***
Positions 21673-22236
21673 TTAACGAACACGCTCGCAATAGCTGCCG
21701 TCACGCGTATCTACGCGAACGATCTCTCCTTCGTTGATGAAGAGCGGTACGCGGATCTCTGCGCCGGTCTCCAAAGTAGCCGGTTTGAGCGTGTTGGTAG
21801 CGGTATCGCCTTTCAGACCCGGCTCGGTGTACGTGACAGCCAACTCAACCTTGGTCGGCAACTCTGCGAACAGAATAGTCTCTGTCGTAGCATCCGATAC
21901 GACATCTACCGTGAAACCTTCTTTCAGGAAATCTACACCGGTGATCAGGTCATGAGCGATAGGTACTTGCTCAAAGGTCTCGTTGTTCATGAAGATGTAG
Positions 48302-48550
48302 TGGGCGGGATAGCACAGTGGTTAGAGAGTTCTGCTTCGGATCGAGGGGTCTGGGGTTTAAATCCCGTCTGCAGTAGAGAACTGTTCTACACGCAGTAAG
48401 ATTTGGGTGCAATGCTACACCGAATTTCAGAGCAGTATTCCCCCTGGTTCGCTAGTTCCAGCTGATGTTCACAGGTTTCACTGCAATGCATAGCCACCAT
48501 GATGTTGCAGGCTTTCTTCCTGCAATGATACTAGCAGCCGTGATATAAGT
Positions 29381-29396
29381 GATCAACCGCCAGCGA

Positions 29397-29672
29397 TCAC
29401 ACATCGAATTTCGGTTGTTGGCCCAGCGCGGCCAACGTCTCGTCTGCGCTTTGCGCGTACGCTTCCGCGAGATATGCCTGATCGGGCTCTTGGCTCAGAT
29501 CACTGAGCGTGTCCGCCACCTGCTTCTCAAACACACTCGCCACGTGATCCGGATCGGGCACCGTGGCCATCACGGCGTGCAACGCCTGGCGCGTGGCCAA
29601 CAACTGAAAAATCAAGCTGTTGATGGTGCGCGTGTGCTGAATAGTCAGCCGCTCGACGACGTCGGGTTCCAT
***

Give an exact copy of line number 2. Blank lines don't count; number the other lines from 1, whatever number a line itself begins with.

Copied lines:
21673 TTAACGAACACGCTCGCAATAGCTGCCG